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If you haven't heard of Jennie Kwon, it's because jewelry design wasn't even on the Los Angeles native's radar a year ago. Oh, how times have changed—and fast: Now her cuffs, earrings, necklaces, and rings are being sold at Barneys outposts across the country.
The multi-talented Jennie began her career as a classical violinist. "That was the focus for the larger part of my life," she says, having attended a music conservatory for both her undergrad and graduate degrees before going pro and playing venues like Carnegie Hall. "Then I started going through this idealistic, wanting-to-save-the-world phase. While music is great, it's not a practical way to be an advocate for the poor or a voice for the voiceless."
After volunteering with the homeless on L.A.'s Skid Row, Jennie enrolled in law school and landed a job at a firm, but that wasn't quite right either. "It felt like ever since I had decided to pursue law, I lost every creative bone in my body," she admits. "That was a scary thought. I really wanted to find some passion again." But it wasn't until she got pregnant with twins and went on maternity leave that she reevaluated her career: "It was a now-or-never moment. I thought, 'If I don't take the leap now, I'll be stuck doing the same thing for the next ten years.'"
After a three-week metalsmithing course at a local college, Jennie found her new calling. Though she didn't have any connections in the creative community, she took a few of her designs to the jewelry district downtown to have them produced, set up a website all by herself, and launched her eponymous line.
"It's exciting in the beginning when you're getting your feet wet," she says, "but there's a steep learning curve when it comes to running your own business. From sourcing stones to finding a place to buy boxes to figuring out proper etiquette with retailers and wholesalers—every single detail was from scratch." But Jennie learned fast: Within two months, her pieces were on the shelves of big-deal stores like Catbird.
Today, Jennie still operates her biz out of her home in California. "There's a lot of diversity and things to see here," she says. "Whether it's someone on the street or a pattern in nature or the wall of a building, there's constant inspiration around you in L.A." This results in pieces that are simultaneously dainty and edgy and reflect her own understated-but-eye-catching style ("I like black and white, clean lines, and geometric shapes.")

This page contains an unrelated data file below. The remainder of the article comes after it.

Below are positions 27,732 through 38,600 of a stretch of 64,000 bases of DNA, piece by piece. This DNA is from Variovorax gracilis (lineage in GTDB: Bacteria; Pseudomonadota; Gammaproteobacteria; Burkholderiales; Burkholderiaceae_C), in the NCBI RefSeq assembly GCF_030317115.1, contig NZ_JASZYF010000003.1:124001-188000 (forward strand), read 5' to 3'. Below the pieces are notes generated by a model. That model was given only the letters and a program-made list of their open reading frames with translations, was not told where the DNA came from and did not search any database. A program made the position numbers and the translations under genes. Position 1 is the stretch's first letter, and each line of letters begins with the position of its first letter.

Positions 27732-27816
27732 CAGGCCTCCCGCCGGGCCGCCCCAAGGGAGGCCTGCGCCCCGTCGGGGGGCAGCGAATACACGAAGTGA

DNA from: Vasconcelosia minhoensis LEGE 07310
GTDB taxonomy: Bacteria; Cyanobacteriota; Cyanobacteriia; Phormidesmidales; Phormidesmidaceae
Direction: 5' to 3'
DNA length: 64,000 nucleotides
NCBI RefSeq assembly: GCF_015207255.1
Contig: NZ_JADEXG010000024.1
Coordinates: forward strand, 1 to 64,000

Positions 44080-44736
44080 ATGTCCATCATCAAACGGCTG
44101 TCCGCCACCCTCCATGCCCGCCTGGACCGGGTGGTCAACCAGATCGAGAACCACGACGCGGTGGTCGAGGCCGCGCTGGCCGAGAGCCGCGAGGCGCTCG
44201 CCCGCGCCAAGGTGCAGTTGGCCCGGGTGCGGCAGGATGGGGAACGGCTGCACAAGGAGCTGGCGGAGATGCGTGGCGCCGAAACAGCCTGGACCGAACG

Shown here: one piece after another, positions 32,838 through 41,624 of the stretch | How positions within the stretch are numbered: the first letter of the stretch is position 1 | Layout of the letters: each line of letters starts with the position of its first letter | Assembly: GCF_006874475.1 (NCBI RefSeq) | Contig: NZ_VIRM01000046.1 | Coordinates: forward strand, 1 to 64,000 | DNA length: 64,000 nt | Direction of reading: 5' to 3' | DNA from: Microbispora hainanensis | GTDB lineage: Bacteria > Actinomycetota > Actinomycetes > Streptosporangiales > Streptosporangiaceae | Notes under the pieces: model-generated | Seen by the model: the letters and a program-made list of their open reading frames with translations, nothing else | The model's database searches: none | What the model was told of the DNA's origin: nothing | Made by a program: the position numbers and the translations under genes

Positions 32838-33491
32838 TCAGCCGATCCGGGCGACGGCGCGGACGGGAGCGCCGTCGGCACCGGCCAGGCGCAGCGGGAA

For Jennie, it's all about being crisp and balanced. While she's worked with diamonds and onyx, more recently she's taken to colored stones like emeralds, opals, and sapphires; this season, she's toying with incorporating smokier red gems. "Each piece has a strong voice of its own," she explains. "The scale is fairly delicate, but pieces are also meant to be stacked."
Since the beginning, the creative process has been organic for Jennie. Take the Lexie ring, one of the most popular items in her collection. The emerald stunner started out as a custom project for one of Jennie's friends: "We came up with the design together, and when I posted it on my social media, people were in love with it, so eventually I incorporated it into my line."
That's not to say she's one for design-by-committee though. "It's important to stay true to your aesthetic. It's tempting to make things you think people want to see and buy, but if you have your own strong voice, people can sense that and find it appealing."
As her for quick ascent to the fashion forefront? "It's crazy! I never thought things would take off at the pace that they did," she says. "It's a combination of the stars being aligned and a lot of hard work. Talent will only get you so far—that's something I learned through my other two careers. The rest of it is blood, sweat, and tears."
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